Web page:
Tuesday, October 12, 2010

Diane Lane follow-up: Secretariat

After we recorded the podcast over the weekend, I went and saw Secretariat.  My mom LOVES horses, and it's always been a family tradition to watch the Triple Crown, so I've always known who Secretariat was.  I wouldn't say I was eager to see the movie, but definitely interested - if you read this blog regularly or know me at all, I'm sure you're not surprised.  Diane Lane plays Patty Chenery Tweedy, the daughter of a Virigina horse farmer.  She lives in Denver with her family keeping house, but when her mom dies and her father isn't able to run the farm, she goes home to take care of things for a bit.  There's the issue of a capable, intelligent woman in the late 1960s not fulfilling her potential as a housewife and mother, and Lane takes on the challenge of getting her father's farm back in order.  We learn a fair amount about the ins and outs of raising horses.  The lineage of purebred horses is important, and it's really expensive to get the "stud rights" to a winning stallion to knock up your mares.  So her father has had a deal where he knocks up two of his mares, and instead of paying the stud owner, they each get one of the foals.  Lane has to show up and choose on behalf of her father which of the foals she wants, so she studies all the lineages of the parents of the foals and thinks she's found the perfect combination (and of course she's right).  We then follow her challenge of finding a trainer (she gets Lucian Laurin (John Malkovich in on of his least annoying roles lately), and then a jockey, and figuring out how to make sure everything goes well.  They manage to create a fair amount of tension without too many contrivances (Secretariat loses his first race because he had an abscess in his mouth), and I'll admit to tearing up when the final race took place (it was just an amazing victory for any sports fan).  Overall, enjoyable movie, perfect for kids (rated PG) but not bad for adults either. I didn't think of this until afterward, but since this movie didn't focus on the jockey, and on the actual way to run a race, I wasn't reminded of Seabiscuit at all, but that might just be me. 3 of 5 stars/lambs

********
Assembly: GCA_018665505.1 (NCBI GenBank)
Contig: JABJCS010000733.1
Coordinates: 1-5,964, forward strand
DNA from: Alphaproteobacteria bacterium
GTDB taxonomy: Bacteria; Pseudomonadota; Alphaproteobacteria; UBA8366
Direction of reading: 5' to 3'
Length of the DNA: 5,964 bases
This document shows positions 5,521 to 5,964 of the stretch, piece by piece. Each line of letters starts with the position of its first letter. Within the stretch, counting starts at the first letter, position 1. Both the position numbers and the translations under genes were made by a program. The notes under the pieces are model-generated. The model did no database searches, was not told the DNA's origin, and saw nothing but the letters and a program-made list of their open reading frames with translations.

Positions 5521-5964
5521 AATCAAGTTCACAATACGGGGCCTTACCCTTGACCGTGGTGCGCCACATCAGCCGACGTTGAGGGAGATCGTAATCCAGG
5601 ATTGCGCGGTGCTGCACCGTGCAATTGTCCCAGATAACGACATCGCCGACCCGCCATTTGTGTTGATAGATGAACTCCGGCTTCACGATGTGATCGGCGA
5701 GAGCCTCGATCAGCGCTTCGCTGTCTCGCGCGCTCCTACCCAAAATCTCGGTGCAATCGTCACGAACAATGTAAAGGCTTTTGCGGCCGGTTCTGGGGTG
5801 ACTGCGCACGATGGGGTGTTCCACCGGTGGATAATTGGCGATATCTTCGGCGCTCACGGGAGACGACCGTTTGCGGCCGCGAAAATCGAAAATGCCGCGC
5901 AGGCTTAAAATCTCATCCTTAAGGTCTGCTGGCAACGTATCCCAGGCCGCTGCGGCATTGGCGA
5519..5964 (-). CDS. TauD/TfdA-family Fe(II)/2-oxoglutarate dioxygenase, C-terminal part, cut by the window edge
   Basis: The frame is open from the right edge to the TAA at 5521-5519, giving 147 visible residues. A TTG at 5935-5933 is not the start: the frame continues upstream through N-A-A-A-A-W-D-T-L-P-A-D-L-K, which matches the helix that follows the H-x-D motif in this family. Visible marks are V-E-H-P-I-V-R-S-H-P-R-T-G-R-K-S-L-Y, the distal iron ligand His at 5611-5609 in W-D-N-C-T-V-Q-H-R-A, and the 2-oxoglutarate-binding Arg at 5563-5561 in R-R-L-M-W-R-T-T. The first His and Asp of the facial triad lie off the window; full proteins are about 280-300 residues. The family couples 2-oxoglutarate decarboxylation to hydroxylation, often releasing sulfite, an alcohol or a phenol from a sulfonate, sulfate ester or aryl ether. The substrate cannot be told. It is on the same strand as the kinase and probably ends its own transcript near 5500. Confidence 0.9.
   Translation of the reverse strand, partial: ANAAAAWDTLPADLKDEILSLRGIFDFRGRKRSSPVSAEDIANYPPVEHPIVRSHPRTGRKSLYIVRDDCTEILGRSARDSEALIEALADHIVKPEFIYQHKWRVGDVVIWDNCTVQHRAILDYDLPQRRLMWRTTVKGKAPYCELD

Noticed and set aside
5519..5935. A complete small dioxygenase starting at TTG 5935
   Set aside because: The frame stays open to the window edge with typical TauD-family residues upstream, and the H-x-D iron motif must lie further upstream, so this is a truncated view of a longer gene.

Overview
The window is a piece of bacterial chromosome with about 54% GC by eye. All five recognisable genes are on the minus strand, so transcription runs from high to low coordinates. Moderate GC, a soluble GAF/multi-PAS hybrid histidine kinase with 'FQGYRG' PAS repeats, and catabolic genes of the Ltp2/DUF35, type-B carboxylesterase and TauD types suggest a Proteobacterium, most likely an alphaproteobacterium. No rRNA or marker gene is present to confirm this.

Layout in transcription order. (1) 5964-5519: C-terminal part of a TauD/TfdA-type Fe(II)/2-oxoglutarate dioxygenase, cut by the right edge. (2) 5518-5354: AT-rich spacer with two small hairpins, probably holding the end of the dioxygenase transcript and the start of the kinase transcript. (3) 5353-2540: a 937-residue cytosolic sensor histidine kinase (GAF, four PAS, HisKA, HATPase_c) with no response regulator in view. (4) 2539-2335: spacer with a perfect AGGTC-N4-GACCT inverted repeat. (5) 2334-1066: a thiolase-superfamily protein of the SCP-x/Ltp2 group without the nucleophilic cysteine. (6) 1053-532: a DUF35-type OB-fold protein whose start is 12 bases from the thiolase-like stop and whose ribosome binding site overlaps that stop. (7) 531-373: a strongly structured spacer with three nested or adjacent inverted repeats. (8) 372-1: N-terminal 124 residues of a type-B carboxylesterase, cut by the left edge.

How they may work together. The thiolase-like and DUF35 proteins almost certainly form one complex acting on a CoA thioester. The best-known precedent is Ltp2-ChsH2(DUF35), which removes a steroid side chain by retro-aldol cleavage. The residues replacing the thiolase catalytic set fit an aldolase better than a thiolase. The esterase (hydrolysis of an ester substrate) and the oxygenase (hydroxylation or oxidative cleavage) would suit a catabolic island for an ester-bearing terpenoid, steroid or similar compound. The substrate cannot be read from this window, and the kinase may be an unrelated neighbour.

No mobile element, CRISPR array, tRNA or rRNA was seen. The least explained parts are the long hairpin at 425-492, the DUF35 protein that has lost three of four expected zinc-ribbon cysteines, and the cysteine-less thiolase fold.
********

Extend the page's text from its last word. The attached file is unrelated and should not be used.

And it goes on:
BONUS: Nelsan Ellis (Lafayette from "True Blood") is terrific as Secretariat's stable hand)

The other movies I watched for Episode 18 of Reel Insight: 

Fierce People - This movie was on Netflix watch instantly and starred Donald Sutherland and Anton Yelchin (one of my new favorite young stars).  Diane Lane plays a drug-addicted mother, who decides to save her son, and herself, by getting a job in the Hamptons as Sutherland's masseuse.  They move out there to his family compound, Chris Evans is his grandson, Elizabeth Perkins is his daughter, and Kristin Stewart is his granddaughter.  Anton falls for Stewart and befriends Sutherland, taking Evan's place in a hot-air balloon race.  After the race, Anton is attacked and raped (you find out it's Evans, but they never really explain why he's so screwed up), and Lane finally realizes she should be a better mother.  It's not a good movie, poorly made, strange story that doesn't make much sense, and odd acting. 

Unfaithful - Rachel and I both checked this out for the first time this week, knowing you can't talk about Diane Lane without discussing this film, and we were both very pleasantly surprised that it's awesome.  Lane is married to Richard Gere and is a stay at home mom.  She's in NYC one windy day and meets Paul (Olivier Martinez).  He lives in a bookshop and helps her with a cut on her knee - he's so insanely sexy that she goes back to see him a few weeks later (after seeing a book he gave her) and they start having an extremely hot affair.  She becomes obsessed with him, and Gere hires someone to track down why his wife has changed.  I won't spoil the ending if you haven't seen it, but the acting is terrific, by all concerned.  Gere plays the suspicious but loving husband, and is destroyed when he finds out what's going on.  Martinez does a terrific job being hot and smoldering (so it's not surprising he's doing it with lots of people), and Lane deserved her Oscar nomination for her conflicted, but passionate performance.  Check it out if you missed this one. 4.5 of 5 stars/lambs

Rumble Fish - This Francis Ford Coppola flick from the early 80s is beautifully shot, has interesting visuals, but the story, about Matt Dillion (who I haven't ever liked in a film) as a punk who just wants to be in a gang fight in the 50s like his older brother, The Motorcycle Boy (a young, unrecognizable Mickey Rourke).  Diane Lane plays his girlfriend and she's young, pretty, and annoying.  Overall, I really didn't like the movie, but it was neat to see a young Lane, Nicholas Cage, Chris Penn, Laurence Fishburne and Sophia Coppola.

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